We Are Failing Our College Freshmen
Last month I had the great honor of being a guest speaker at the Laura Bush Institute for Women’s Health Girls’ Night Out at Angelo State University. It was an event I learned about four years ago when I attended a luncheon where Mrs. Laura Bush spoke. I loved the mission and told a friend, “If there’s ever an opportunity where I can participate, I’d be love to help.” Monday, August 29th, 2016 was that night.
This is an event where girls come together on the first night of classes to talk about topics that impact them. These topics give them new information to empower them as they move forward in their college journey. I spoke about the power assessments can play in the decision-making process. With 1200 girls in one room, I continued my research by asking them a few questions.
One: “How many of you took aptitude assessments?” Maybe five hands went up if that.
Two: “How many of you have taken the Myers-Briggs Type Indicator?” About 50 hands went up. I expected more hands to go up because this is a great leadership tool.
Three: “How many of you have taken an Interest Inventory?” Not enough hands to count. I know this is given to young people in most high schools. Typically, it is an online, self-taken assessment. Obviously, it was not effective, as they didn’t acknowledge they took it.
Finally…the big question: “How many of you feel you had TRUE career guidance in high school?” Literally, 10 hands went up.
This is completely unacceptable. I knew the answer to this question because I ask it in every single client session and to every group I talk with. I ask these questions because I absolutely know it’s not happening.
Assessments are the most valid way to help young people determine who they are, what makes sense for them and options that are ideal for their future. The in-depth discussion takes place with a counseling professional to give context to the uncertainty. We must get better. We must find options so when a group of young people beginning their college experience are asked, “Do you feel you had career exploration guidance,” they can raise their hand confidently.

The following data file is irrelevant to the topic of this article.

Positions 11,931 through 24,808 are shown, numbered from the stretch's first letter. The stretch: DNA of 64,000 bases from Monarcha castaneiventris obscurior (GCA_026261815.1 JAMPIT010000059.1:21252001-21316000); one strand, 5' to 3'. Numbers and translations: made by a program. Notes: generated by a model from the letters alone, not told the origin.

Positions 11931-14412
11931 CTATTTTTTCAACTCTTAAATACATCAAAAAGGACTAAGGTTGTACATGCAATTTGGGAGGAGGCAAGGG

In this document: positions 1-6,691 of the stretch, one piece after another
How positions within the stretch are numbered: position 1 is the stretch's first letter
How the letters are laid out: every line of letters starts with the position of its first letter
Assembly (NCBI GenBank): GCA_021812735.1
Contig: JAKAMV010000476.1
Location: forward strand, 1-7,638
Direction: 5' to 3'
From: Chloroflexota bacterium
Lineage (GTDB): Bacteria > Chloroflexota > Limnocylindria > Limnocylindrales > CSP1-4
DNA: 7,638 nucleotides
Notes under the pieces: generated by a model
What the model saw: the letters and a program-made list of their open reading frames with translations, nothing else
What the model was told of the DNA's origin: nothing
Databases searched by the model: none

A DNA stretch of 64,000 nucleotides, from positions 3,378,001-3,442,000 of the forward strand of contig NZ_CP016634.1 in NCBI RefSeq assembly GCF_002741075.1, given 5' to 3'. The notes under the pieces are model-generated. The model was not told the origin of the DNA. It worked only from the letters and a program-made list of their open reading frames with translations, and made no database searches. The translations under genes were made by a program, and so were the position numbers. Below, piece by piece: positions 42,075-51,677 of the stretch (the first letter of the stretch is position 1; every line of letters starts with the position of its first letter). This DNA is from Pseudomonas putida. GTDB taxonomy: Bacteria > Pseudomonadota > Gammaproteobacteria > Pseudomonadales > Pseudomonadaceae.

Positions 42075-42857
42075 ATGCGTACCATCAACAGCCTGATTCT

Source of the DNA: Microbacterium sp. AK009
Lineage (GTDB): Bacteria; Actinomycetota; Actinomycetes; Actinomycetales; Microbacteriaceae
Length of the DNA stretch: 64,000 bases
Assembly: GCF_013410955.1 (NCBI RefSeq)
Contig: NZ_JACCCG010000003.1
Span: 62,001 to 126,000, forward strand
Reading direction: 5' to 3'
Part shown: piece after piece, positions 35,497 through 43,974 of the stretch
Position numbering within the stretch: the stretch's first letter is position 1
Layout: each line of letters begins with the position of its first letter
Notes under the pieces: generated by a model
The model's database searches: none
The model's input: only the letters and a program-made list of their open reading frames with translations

We are asking young people to decide on a career track before they begin high school with endorsements but are giving them very little resource to help them “know” their path. I can't tell you how many parents I've met with who had zero knowledge of endorsements and their child had picked one without their knowledge. We are frustrated when college students change majors numerous times, costing parents extra money, don't graduate in four years, and wonder WHY they are stressed out.
We are not doing enough and we must get better! It's why I'm so incredibly passionate about encouraging young people, parents and anyone else who is in a transitional stage of life to seek out guidance professionals to help with the journey. Each high school has counselors. Ask them to go through the results with you. Every university has a career department dedicated to helping young adults. Make an appointment to take the assessments and make sure it includes a review session because you have paid for this service through your fees. And lastly, there are individuals like myself who continue to work hard to educate the public about resources which are statistically valid. If you don't feel you have the support from the suggestions above, find a person who specializes in career assessments.
Please help Reeder Consulting spread the word. Aptitude + Interest = Opportunity! And in my professional opinion, the CONFIDENCE to know they are on the right path in life.